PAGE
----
The last time I went to the doctor for a "physical" was a very different time in our country and my life. George Bush was President, Ralph Nader was in political exile and Napster was the best way to find amazing live versions of "Round Here" by Counting Crows. I was a teenager with a passion for politics and wrestling, but completely clueless of how the two would eventually intersect in Linda McMahon's US Senate campaign in Connecticut.
But the most important change between then and now was the passage of the Healthy and Affordable Americans Health Care Act last year. Having not exercised my right to health care in nearly a decade, I was fearful of what our medical justice system had become. Even Christian public access televisions shows in 2009-2010 warned of a "government takeover" - the kind explicitly prophesized in Revelations and implicitly prophesized in Ruth. With my new government job and costly (to the taxpayers) health care it provides, would I be able to navigate this system or end up like a modern-day Jared Loughner, walking around a "genocide hospital" and calling EKG machines unconstitutional?
I went through a lost of approved general practitioners and euthanizers to schedule my appointment, choosing an Italian last name to go against stereotypes. Walking through the long, winding hallways of this clinic brought back nightmares of last December. Then I spent every day visiting a comatose Bub, plagued with blood clots and regrets. He thankfully survived, but I know a hospital - like a public square in the Middle East and North Africa - is a place people often go to die. Conor Oberst once sang "I don't want to die in a hospital" and he's our generation's Bob Dylan so I take the sentiment very seriously.
Seven or eight doctors shared a waiting room and patient check-in. Arriving fifteen minutes late - I treat doctor's appointments the same way I treat dates - I filled out some paper work honestly and sat down dishonestly. It was dishonest because everyone there had a problem needing medical attention except me. I'm healthy as an ox or any other large, extinct animal. The people sitting there would be dead soon, either from their ailments or an assassin's bullet. Thinking this helped me come to grips with my own mortality.
Once I was called into the office, things got interesting and, dare I say, PG-13 rated. At first things were simple - checking my heart rate (25/20, just like my vision), weighing me (120, what my heart rate should be) and simply asking my height (6'2", the length of last year's tape worm). This was done by a nurse practitioner, who went to school for a different amount of time and is paid less money than my doctor. During the health care debate I heard from the right-wing all the doctors were going to leave the US because it "wouldn't be fun" to practice medicine anymore. If that is our fate, we could do worse with the "assistant doctor" who looked me dead in the eye and told me to take off all my clothes except underwear and socks.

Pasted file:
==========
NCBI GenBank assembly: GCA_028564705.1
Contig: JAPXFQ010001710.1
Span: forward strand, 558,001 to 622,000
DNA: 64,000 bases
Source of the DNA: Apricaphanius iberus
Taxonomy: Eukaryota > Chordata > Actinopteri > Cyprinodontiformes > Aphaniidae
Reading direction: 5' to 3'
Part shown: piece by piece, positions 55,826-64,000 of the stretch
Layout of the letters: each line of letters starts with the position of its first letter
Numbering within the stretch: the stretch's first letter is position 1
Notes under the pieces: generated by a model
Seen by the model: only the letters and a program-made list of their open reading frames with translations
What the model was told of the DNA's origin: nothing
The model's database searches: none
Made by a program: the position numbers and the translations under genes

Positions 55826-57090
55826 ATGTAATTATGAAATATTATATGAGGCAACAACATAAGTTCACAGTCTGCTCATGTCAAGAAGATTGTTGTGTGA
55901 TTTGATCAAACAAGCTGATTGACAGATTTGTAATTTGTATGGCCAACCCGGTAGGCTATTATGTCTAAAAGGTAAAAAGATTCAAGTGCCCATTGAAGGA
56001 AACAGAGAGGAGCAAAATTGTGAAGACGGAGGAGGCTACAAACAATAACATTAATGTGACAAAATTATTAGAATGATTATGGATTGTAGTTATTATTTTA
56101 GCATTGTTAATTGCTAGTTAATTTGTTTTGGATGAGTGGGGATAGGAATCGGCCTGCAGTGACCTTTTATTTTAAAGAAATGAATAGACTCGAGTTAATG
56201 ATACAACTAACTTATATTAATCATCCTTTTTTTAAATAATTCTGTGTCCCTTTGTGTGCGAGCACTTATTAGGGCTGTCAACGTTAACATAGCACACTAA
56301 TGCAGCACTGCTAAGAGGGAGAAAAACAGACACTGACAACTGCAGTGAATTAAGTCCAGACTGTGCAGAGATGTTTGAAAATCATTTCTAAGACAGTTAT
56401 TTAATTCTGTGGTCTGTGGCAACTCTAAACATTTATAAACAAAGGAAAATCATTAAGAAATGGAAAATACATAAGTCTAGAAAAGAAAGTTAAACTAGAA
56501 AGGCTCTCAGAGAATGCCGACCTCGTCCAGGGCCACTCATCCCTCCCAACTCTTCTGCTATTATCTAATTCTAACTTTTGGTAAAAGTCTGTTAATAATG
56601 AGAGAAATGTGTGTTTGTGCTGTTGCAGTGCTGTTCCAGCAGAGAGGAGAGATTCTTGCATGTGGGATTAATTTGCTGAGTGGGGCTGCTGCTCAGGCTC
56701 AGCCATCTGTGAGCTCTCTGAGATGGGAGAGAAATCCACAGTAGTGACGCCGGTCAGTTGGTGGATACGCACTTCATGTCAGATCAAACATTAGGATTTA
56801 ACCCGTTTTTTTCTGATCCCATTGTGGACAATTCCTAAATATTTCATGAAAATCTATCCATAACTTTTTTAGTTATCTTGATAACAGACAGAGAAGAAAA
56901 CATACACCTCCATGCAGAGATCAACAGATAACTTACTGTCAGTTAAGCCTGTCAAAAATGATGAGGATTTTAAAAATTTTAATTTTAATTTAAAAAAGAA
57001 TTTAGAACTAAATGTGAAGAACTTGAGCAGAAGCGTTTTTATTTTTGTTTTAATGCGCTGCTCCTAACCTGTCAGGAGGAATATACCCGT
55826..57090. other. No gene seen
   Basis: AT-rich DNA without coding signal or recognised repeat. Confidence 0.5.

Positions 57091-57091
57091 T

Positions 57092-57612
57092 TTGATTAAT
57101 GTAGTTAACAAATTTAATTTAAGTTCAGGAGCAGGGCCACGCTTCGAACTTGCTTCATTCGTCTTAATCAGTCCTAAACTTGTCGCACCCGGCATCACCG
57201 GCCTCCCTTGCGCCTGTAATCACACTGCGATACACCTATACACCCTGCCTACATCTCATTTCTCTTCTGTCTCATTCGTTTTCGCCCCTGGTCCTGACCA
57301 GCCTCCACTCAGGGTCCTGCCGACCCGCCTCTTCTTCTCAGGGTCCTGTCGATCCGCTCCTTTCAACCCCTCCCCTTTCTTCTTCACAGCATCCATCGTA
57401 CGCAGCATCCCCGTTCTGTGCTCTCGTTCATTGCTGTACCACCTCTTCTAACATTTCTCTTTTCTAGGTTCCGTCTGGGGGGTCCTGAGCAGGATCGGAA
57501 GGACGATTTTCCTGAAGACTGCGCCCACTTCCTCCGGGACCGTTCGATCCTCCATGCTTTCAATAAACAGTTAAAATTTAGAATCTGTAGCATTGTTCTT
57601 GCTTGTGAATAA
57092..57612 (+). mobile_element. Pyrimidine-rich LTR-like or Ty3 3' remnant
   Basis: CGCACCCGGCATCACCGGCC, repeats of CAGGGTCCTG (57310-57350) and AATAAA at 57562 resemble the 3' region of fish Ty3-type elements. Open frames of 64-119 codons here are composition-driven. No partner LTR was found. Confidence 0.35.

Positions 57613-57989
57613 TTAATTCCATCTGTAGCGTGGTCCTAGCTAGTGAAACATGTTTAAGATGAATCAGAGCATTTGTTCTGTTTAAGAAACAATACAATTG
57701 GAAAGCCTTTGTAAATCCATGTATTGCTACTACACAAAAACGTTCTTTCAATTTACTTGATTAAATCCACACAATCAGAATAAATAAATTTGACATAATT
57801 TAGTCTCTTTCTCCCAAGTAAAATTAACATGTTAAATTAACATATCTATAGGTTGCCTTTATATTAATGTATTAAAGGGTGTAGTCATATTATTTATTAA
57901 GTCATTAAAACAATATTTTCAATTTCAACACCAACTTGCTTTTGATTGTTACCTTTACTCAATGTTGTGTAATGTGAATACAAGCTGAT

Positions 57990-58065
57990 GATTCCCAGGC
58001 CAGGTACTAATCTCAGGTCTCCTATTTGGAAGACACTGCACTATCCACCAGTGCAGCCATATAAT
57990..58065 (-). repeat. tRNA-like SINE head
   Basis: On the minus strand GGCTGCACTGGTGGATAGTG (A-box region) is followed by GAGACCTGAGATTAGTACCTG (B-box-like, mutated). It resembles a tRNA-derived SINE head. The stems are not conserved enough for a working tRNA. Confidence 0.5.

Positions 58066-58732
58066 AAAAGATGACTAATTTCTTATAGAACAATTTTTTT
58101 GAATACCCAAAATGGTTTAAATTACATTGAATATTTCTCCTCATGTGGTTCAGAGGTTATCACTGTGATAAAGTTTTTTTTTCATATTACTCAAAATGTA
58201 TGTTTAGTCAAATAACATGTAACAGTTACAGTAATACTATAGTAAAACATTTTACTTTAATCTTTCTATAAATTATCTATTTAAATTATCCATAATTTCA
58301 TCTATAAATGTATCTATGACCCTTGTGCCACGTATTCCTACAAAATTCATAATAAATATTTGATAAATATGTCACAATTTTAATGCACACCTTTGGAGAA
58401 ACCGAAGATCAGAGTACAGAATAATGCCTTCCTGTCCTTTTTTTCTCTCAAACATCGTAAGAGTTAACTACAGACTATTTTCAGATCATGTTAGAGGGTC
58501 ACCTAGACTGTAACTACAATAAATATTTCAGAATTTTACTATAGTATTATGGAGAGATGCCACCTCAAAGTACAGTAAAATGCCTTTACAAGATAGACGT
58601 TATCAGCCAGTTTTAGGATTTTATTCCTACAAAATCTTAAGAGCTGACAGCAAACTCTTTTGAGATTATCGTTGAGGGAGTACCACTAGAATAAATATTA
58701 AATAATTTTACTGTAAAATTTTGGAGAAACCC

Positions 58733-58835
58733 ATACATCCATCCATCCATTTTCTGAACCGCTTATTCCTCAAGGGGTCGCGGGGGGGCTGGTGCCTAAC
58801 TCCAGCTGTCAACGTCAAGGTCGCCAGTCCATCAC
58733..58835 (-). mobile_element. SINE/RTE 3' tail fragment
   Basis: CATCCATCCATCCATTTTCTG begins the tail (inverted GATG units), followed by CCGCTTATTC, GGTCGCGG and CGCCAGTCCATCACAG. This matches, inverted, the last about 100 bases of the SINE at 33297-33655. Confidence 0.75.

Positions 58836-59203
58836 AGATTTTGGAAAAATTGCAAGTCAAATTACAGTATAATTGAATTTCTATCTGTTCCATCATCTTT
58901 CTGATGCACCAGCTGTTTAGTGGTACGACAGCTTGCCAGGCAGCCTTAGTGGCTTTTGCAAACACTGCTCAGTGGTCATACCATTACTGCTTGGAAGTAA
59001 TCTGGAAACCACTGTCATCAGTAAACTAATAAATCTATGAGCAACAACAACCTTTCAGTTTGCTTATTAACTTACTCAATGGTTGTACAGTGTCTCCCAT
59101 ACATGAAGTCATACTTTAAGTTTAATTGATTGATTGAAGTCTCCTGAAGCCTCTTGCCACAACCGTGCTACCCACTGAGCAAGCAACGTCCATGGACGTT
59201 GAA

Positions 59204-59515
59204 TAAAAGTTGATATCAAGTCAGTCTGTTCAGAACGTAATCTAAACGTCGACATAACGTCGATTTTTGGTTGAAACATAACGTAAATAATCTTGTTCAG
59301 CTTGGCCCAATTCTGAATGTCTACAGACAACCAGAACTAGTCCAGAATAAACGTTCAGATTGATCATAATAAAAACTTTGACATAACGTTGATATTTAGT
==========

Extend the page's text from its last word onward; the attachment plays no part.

While waiting for the doctor I tried to think of the last time I was in a paper dress. It was either during a community production of "Death of a Salesman" in 2005 or the last time I was in a hospital for tests related to a bladder ailment that went undiagnosed and still causes fits of self-urination/self-doubt. "Dr. McBane" has seen it all though and wasn't fazed in the slightest when we walked in to run diagnostics. My (physical) reflexes were fine, she said, though not good enough to preempt an EKG.
For those who have never experienced an EKG, it's fun! Electrodes go on your legs, arms and all over your chest. Then a small electric current goes through your body, testing to see if, when the day comes, you will die on the electric chair or turn into a "Shocker" type super-villain. I'll be dead, but first they have to convict me and win twenty years of appeals.
Dr. McBane asked me the questions you'd expect a 25-year-old to get (drug usage, sexual activity and belief in a higher power) and I answered "no" to them all to avoid embarrassing myself. That plan was ruined when she asked if I ever self-examine (*SPOILER ALERT*) my testicles for cancer. I said no, knowing full well what would happen next. Tom Green taught us about the danger of testicular cancer to young men and Dr. McBane looked for lumps or spikes that would indicate danger. She found none and that fact alone greatly pleased me. If there's anything we can learn from that experience, besides my comfort with a woman seeing my genitals for the first time, it is that all young men need to get government health plans that cover full physicals. Otherwise you will die of testicular cancer.
We agreed I would come back soon to schedule blood work and agreed to disagree on whether I should reveal the results to my ex-lovers. Revealing your personal medical history is one of the most gut wrenching decisions we face in our day to day lives. If enough people comment on this story and ask, I will post my full doctor's evaluation. If I'm willing to support Wikileaks, I should be willing to reveal every personal detail of my own life.